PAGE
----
Not so long ago investors favouring gold turned their noses up at gold miners, which regularly wasted shareholder funds and left little income behind. All has changed. Shares in the largest producers, including Russia’s Polymetal, increasingly outpace the gold price and pay decent dividends as well. Polymetal’s first-half results on Wednesday came with even better news — a doubling of its interim dividend over last year, implying a yield over 5 per cent. Gold bulls, even those reticent to invest in Russia, must admire the miner’s success.

It does have a fair wind behind it, never mind the gold price. That has surged by a quarter this year. Weaker exchange rates — in both Russia and Kazakhstan — have pushed down all-in costs by 3 per cent to $880 an ounce, very low among its peers. Together with higher gold and silver prices, first-half operating cash flow more than doubled to $300m.

Having said that, the big dividend increase boosted net debt. Although the miner did report some free cash flow, the surge in dividend outflow to $291m and a seasonal pick-up in working capital — which also drains away cash flow — meant net debt has risen above ebitda. That should not continue in the second half since the bulk of the dividend payout comes at the interim, and working capital should decline.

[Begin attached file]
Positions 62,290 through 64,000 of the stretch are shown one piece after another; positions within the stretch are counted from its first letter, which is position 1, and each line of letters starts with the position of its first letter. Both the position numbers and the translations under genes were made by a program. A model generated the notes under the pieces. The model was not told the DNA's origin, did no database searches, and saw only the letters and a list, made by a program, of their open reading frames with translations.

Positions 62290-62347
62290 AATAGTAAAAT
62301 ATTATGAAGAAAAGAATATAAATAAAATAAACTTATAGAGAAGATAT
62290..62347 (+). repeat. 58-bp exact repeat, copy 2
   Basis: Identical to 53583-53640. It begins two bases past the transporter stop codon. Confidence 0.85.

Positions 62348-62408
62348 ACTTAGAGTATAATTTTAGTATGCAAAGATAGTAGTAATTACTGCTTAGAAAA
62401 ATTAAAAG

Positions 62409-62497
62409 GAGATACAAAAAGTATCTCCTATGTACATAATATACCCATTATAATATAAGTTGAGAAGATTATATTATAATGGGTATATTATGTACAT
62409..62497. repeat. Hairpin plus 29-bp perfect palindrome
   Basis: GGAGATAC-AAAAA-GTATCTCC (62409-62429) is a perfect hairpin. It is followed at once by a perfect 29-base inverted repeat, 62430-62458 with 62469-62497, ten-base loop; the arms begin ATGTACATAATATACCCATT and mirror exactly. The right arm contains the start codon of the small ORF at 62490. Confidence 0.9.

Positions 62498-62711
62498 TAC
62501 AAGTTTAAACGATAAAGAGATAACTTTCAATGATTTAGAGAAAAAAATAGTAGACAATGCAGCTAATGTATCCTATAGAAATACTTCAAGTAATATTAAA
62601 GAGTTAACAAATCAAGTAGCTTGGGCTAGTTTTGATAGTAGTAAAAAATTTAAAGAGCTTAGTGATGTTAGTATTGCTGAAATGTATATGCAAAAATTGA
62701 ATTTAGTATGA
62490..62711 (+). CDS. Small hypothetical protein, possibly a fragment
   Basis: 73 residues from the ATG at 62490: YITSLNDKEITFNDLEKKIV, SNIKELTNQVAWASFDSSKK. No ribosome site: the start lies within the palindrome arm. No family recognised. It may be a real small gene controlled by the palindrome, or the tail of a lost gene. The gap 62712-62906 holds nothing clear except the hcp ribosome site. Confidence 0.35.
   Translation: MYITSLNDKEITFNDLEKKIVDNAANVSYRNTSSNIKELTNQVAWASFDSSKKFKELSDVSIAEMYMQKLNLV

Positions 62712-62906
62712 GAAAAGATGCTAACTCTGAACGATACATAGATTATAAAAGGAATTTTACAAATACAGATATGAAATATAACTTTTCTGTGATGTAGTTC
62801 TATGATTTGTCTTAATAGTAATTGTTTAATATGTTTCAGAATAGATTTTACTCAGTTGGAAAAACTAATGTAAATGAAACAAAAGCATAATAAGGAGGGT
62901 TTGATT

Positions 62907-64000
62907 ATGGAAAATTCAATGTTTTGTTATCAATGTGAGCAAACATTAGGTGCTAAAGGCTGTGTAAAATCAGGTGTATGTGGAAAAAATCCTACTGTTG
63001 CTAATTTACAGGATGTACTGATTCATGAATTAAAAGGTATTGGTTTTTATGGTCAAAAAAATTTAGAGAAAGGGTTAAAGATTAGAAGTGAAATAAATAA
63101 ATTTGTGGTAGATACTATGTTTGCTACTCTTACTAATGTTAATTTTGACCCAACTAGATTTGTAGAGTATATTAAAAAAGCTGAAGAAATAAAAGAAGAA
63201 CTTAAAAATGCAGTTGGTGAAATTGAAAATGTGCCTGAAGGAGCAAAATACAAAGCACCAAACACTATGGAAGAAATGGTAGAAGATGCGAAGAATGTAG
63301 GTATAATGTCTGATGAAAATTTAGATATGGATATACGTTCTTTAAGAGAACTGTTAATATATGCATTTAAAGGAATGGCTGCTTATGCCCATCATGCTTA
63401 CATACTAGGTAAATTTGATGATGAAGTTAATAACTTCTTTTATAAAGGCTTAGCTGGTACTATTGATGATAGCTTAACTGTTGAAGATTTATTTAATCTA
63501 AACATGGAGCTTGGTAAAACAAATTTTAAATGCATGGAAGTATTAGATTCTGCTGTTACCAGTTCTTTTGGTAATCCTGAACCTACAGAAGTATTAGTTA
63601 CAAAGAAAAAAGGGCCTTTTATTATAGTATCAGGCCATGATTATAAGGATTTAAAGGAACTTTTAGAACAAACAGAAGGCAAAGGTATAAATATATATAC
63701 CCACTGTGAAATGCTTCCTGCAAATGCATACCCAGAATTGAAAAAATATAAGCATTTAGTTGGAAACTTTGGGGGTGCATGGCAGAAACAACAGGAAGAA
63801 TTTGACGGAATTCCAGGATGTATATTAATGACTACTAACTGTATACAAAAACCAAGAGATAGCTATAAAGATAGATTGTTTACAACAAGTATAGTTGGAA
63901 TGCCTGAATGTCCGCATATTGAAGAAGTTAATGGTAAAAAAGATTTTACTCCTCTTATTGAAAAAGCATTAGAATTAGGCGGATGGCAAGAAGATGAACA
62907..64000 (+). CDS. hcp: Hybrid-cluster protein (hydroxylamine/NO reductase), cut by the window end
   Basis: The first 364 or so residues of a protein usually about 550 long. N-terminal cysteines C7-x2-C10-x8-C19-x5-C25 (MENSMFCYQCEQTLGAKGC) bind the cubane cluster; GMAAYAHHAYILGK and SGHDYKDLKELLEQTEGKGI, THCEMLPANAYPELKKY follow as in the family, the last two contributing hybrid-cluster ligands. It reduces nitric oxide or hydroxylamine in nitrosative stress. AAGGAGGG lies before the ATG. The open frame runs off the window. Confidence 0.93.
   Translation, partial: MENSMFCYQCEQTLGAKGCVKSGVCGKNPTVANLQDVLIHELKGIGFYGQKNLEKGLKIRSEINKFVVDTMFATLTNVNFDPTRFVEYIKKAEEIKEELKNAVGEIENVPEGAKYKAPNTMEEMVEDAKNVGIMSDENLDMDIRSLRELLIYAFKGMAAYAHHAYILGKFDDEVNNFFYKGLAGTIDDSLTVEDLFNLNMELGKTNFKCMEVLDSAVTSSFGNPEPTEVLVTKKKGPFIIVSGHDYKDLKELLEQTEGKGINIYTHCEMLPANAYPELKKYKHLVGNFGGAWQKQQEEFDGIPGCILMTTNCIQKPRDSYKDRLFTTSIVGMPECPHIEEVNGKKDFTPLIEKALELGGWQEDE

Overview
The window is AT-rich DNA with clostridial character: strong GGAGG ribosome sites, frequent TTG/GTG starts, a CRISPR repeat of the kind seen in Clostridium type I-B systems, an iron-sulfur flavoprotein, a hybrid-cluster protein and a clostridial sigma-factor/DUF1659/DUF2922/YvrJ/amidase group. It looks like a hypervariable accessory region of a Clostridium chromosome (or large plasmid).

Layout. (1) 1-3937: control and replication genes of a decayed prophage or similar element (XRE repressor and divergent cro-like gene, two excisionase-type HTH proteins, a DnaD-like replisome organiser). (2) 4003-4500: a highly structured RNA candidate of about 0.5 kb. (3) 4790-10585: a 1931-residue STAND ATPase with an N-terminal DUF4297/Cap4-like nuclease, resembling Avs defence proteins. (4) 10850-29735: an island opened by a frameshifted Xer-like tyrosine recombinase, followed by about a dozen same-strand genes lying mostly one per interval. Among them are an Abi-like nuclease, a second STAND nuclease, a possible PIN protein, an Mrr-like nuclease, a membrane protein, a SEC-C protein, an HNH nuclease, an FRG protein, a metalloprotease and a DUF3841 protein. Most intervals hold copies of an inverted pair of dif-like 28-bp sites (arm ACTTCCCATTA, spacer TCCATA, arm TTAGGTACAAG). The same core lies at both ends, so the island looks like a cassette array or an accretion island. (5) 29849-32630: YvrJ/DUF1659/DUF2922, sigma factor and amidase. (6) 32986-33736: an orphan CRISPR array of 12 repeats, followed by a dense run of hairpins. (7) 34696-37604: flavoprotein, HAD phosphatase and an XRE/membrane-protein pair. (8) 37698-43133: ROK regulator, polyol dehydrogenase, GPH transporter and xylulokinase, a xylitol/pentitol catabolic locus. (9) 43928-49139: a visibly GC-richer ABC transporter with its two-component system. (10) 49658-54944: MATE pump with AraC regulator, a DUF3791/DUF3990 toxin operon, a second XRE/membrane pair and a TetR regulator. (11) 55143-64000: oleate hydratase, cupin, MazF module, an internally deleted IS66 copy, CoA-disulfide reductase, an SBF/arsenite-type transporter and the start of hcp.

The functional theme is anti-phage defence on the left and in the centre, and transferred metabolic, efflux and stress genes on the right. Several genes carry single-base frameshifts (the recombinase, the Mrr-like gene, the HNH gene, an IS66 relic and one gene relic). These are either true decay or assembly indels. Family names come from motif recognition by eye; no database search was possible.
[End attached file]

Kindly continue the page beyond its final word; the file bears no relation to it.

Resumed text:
Yet all this depends on gold prices staying strong. As academics at Duke university point out, gold’s value, adjusted for inflation, has returned to the peaks of the 1970s stagflation era. As other economically sensitive commodities such as copper and oil rebound, gold should lose its lustre. At least Polymetal has placed sensible limits on its largesse, promising to pay half of its free cash flow in dividends only if net debt stays below 2.5 times ebitda.

Gold bugs will like that Polymetal can promise both production growth — 17 per cent by 2025 — and income. But even those who have doubts should take comfort in the company’s well-run finances.

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